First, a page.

Subscribe for 33¢ / day

Here’s a great money-saving tip for these depressing times: Next time you want to go drinking, head for the mountains. Alcohol packs a powerful punch at higher altitudes, at least on those of us who dwell near sea level. It’s like every bar is offering a two-for-one happy hour. You’ll cut your bar tab in half and still get your money’s worth of hangover.

This highly scientific observation is, of course, based entirely on the experience of others, as I hardly drink. Well, I’ll sip a purely medicinal glass or two of wine every day — just for the sake of my health, of course. (Sometimes I might even finish a bottle, because you can never be too healthy.) And I may have a Mimosa or two with brunch, and a cocktail or two with friends before dinner, just to be sociable. A beer or three at the ballpark. And maybe a glass or two of dessert wine, and perhaps a nightcap after dinner. But really, I don’t drink at all.

So there’s no reason I should know about this first hand, even though I visited Denver earlier this month for the annual meeting of the International Association of Culinary Professionals.

But as it happens, I did have some slight experience with this altitude effect, for purely academic reasons.

The conference is an eclectic mix of writers, cooking teachers, chefs, food historians, industry reps, publishers, cookbook authors and all kinds of other folks connected in some way to the world of food, with program offerings that match that range. When you register, they ask you to sign up in advance for the sessions you want to attend. On any given day, you might find yourself choosing between simultaneous presentations on food photography, cooking in the Australian outback, sustainable sheep farming or recipe writing.

I dutifully checked the boxes for the topics that sounded the best to me. I thought I’d selected a fairly broad range, befitting my wide interests and absurdly short attention span. But when I got back my confirmation, I saw that my subconscious had been at work. More than half my choices centered on a single theme.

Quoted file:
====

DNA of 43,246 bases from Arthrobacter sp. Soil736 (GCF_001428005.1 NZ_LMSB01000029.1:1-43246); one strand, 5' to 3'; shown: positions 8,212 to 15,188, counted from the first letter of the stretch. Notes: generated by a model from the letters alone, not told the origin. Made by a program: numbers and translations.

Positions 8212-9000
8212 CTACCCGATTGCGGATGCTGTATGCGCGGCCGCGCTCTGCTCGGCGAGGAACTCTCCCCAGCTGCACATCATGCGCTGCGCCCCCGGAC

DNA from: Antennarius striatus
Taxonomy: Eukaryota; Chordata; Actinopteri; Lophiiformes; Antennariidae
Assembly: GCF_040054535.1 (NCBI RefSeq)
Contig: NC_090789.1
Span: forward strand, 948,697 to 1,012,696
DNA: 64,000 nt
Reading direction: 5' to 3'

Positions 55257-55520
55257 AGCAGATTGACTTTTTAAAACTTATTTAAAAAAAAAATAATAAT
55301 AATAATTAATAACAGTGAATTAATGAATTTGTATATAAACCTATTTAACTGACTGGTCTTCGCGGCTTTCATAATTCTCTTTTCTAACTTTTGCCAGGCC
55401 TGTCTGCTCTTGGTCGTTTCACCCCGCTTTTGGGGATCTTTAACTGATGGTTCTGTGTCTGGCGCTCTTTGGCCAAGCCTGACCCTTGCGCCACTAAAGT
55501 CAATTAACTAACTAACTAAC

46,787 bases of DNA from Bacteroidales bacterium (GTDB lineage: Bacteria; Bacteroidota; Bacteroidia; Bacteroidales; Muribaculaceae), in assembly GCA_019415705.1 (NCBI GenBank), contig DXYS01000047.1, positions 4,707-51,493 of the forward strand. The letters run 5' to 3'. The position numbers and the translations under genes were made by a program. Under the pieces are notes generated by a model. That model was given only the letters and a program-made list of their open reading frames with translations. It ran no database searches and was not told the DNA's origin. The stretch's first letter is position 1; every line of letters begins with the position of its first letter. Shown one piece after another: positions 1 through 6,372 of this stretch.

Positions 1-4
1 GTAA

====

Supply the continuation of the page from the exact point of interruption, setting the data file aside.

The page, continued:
Apparently, I planned to drink my way through the conference. And not by hanging out at the hotel bar.

It started out slowly, with a session on writing about wine and spirits. But on the last day of the conference, I had signed up for a full immersion experience. In the afternoon, I would be attending a class on bourbon, complete with a tasting. That wasn’t the real challenge, though. It was the first session that made my liver quiver: A morning-long intensive workshop on innovations in mixology.

I felt some trepidation when I walked into the room at 9 a.m. and was immediately handed a Bloody Mary. But it was made with fresh heirloom tomatoes, yuzu juice and sake, among other things, and tasted terrific. The gorgeous array of fresh fruits and vegetables at the front of the room also allayed my concerns. It turns out the new mixology is about making drinks the way you cook, using bright, fresh flavors, herbs and spices in ways that titillate the tongue. The alcohol is almost an afterthought. Really.

As we muddled our first cocktail, a kind of mojito that included fresh strawberries, cooked rhubarb, agave nectar, balsamic vinegar and brown sugar along with basil and mint leaves and, oh yes, a bit of aged white rum, I started to relax. This was cooking, not drinking.

By the time we got to the third cocktail — cantaloupe, honeydew, watermelon, fennel and cucumbers, topped off with lemongrass soda, I was converted to this form of healthy eating. Sure, the fruits had been soaked overnight in gin, but that was secondary. I could almost feel the vitamins and healthy antioxidants surging through my system. The efficiency of combining a before-meal drink with the salad course struck me as genius. I couldn’t wait for the next brilliant combination. And the next.

Which is how I found myself drinking 10 absolutely delicious cocktails before lunch. At 5,000 feet above sea level. Before heading off to a bourbon tasting.

It gives a whole new meaning to the term “Mile High City.”

Passage To India #2

By Dänny Ronen, DC Spirits, Oakland

(inspired by David Wolowidnyk, West Restaurant, Vancouver, BC)

My interest in cocktails has been growing since I joined our local cocktail appreciation guild FOAM (Friends of Ardent Mixology). At our last meeting, ace mixologist Dänny Ronen introduced us to a delectable French ginger liqueur called Domaine de Canton that just might be my new favorite food. Like fresh ginger, it blends with all kinds of flavors, as in this cocktail, which is like a complete Indian meal in a glass.

1 3/4 ounces Domaine de Canton

Enjoy food? Get dining and recipe ideas sent to your inbox

1 ounce mango nectar

1 slice jalapeno

1/2 ounce fresh lime juice

1/4 tsp. Madras curry powder

A small handful of fresh cilantro leaves

Muddle jalapeno, cilantro and curry powder while pouring in the fresh lime juice. Once it is liquid and there is very little mass left to the cilantro and jalapeno, add in the mango nectar and the Domaine de Canton.

Shake vigorously on ice and pour through a fine strainer into a chilled cocktail glass.

Garnish with a cilantro leaf.

Betty Teller will gladly mix you a cocktail if you’ll agree to take a certain cat off her hands. Contact her at